When many of us hear about cat overpopulation, we picture an overabundance of cats in animal shelters and not enough families to adopt them – a situation that can have tragic consequences, including the risk of euthanasia. The number of cats needing homes rises as new litters of kittens are born and eventually surrendered to shelters. What most people don’t tend to understand is that, based on the sheer number and reproductive rates, the overall contribution of unowned free-roaming cats to cat overpopulation is much greater than owned cats, and this is what needs to be curtailed. But what’s the best way?
Happy International Cat Day – the day dedicated to celebrating our extraordinary feline friends! There is no denying that cats are endearing and playful companions with whom we share the most special of bonds. Today is a day to revel in the specialness of that human-cat bond and the distinct place these animals hold in our lives. To celebrate, we want to help you to gain a better understanding of cats! Here are 4 things you might not know.
This year, the Canadian Federation of Humane Societies celebrates its 60th anniversary – a milestone that we are very proud to reach! That’s why we’re launching a special anniversary celebration, an opportunity for our supporters and followers to put their mark on the map in Canada and join a nation of animal lovers who, just like them, believe that 2017 is the year we make real change for Canada’s animals. Stay tuned for the launch of this special anniversary celebration, on our 60th anniversary, August 7th 2017!
For decades, cat people and bird people have been at odds with each other. But the welfare of one does not need to be sacrificed in order to protect the other. We have a responsibility to all of this country’s animals and need to work to improve the situation for both cats and birds. Pitting them against each other fails to address the perils facing both. Solutions for our embattled birds are necessary, but we can’t lose sight of how dire the situation is for Canada’s cats.
Two years ago today, Canada’s Criminal Code was amended to make the harming or killing of police, military or other service animals a special offence. Called the Justice for Animals in Service Act, this piece of legislation is better known as Quanto’s Law. The law’s more common name is a memorial to Police Dog Quanto, a German shepherd with four years of service and more than 100 arrests to his name who was killed on the job in Edmonton in 2013. Quanto took risks on the job every day...
Most Canadians would be shocked to know what’s legal when it comes to the transport of animals in this country. That’s because Canada’s outdated transportation regulations set a dangerously low bar, causing the deaths of more than 1.6 million farm animals each year by freezing, dehydration, heat exhaustion, trampling and disease. We must protect the integrity of a process that places reasonable limits on industry – ensuring the regulations that govern the transportation of animals are well-informed, science-driven and not a product of bowing to industry pressure.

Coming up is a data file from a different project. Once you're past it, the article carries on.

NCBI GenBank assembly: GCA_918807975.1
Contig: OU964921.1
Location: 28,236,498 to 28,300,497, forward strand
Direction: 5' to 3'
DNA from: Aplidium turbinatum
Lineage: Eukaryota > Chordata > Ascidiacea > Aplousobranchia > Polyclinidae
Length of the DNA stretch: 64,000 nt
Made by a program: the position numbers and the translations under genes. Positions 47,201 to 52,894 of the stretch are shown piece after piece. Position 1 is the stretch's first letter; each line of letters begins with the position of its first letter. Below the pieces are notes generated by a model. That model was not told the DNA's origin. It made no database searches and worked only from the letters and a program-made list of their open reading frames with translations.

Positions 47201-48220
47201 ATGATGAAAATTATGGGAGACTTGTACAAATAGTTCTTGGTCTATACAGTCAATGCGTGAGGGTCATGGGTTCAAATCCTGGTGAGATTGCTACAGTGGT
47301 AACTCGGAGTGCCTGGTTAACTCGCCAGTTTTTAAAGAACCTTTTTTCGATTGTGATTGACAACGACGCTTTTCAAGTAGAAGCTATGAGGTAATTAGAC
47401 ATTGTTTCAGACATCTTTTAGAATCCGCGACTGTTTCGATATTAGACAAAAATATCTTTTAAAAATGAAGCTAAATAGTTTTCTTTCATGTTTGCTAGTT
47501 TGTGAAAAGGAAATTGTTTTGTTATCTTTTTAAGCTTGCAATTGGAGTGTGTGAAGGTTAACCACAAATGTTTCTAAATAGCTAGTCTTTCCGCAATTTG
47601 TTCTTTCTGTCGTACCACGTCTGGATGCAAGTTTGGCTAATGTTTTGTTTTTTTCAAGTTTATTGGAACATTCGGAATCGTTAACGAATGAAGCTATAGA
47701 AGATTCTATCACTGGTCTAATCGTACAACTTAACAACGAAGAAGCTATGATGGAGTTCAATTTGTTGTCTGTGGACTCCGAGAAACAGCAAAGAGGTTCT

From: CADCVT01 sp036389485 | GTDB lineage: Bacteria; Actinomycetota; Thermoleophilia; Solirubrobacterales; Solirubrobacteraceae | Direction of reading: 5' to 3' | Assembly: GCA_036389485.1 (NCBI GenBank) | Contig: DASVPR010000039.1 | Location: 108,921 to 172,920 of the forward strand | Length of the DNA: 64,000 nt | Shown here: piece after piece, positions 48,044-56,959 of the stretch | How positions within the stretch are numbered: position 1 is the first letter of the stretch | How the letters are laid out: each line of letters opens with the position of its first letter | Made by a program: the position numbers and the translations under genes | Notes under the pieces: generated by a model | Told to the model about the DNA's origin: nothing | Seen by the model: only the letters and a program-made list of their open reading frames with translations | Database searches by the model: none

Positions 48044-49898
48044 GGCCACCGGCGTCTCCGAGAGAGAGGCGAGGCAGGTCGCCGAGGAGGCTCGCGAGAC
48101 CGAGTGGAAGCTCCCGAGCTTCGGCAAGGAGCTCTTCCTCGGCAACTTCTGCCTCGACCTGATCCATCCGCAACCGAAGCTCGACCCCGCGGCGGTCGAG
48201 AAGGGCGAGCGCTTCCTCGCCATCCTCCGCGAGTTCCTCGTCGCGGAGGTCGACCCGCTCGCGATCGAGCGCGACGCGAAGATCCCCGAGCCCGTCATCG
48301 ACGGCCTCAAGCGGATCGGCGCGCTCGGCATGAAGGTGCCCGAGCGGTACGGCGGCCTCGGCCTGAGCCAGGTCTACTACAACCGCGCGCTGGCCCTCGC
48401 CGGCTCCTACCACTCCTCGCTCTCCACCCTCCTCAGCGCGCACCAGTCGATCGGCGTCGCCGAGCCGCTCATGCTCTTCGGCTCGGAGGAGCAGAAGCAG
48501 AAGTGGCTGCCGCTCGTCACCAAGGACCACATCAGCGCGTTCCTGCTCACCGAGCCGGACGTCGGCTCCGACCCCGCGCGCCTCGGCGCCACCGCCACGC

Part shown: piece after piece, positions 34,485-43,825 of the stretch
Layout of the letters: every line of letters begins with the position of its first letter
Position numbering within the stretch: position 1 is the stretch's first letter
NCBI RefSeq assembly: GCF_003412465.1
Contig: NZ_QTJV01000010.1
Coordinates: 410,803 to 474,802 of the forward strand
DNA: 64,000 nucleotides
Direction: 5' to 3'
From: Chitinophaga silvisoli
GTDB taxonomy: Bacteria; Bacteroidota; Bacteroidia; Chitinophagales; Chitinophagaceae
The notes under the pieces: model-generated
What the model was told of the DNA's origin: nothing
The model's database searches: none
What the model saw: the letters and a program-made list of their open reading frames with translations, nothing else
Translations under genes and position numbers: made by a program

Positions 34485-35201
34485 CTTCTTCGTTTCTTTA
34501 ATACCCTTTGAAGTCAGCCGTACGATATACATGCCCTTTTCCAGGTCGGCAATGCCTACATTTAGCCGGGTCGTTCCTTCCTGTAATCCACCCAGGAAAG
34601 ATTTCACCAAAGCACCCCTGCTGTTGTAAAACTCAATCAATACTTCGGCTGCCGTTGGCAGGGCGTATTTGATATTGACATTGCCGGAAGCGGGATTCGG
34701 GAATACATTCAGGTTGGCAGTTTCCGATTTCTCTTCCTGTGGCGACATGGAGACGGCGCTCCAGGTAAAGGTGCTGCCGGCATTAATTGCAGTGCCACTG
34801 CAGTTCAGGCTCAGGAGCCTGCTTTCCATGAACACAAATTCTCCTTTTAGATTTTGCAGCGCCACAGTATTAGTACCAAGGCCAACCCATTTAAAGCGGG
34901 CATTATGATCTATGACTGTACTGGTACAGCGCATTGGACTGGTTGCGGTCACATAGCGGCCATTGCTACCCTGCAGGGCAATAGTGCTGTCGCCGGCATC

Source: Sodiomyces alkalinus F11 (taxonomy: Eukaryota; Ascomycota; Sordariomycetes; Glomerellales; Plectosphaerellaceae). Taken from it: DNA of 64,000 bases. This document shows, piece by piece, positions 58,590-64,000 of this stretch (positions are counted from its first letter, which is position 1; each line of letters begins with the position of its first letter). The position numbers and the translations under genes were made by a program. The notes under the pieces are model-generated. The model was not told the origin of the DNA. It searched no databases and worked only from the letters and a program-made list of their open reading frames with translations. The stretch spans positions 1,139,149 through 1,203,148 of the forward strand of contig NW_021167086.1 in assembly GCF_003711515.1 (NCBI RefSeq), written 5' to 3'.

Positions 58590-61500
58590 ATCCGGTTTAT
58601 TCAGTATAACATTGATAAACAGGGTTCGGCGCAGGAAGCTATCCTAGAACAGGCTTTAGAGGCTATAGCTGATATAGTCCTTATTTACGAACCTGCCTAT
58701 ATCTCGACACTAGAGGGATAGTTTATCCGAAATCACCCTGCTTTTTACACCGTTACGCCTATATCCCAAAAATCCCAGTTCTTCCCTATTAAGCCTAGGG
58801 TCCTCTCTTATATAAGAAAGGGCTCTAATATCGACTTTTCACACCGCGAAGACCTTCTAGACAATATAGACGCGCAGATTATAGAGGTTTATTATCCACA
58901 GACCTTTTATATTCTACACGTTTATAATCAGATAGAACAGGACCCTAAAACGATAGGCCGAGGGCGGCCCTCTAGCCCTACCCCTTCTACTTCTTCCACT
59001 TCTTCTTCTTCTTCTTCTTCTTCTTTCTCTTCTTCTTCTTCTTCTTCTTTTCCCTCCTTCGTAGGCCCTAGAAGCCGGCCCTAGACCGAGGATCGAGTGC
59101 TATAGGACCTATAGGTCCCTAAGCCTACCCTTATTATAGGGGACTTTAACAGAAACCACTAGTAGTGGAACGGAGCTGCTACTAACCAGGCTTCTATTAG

For most pet owners, a house fire is our worst nightmare – watching first responders do their best to save our precious but helpless companions as smoke billows out the windows. Big or small, house fires occur every 83 seconds in North America, according to the National Fire Protection Association. Of those house fires, approximately 500,000 affect pets, killing nearly 40,000 animals per year.
In 2012, the Canadian Federation of Humane Societies published a ground-breaking report about the crisis faced by Canadians and our most popular companion animal: cats. The report, Cats in Canada: A Comprehensive Report on the Cat Overpopulation Crisis, raised national awareness about one of the most pressing animal welfare issues in Canada. Five years later we're looking back and asking ourselves, are we overcoming the cat overpopulation crisis? Our Policy and Research Manager, Dr. Toolika Rastogi, takes on this question and discusses how new data can help us reach a more conclusive answer.
Miranda Jordan-Smith, Executive Director of the Edmonton Humane Society, shares the very personal driving force behind her passion for animals, the profound impact women in the humane sector have had over the past 150 years and continue to have on our political, social and economic landscapes and the unique opportunities available to women working and caring for animals who are looking to elevate animal welfare in Canada.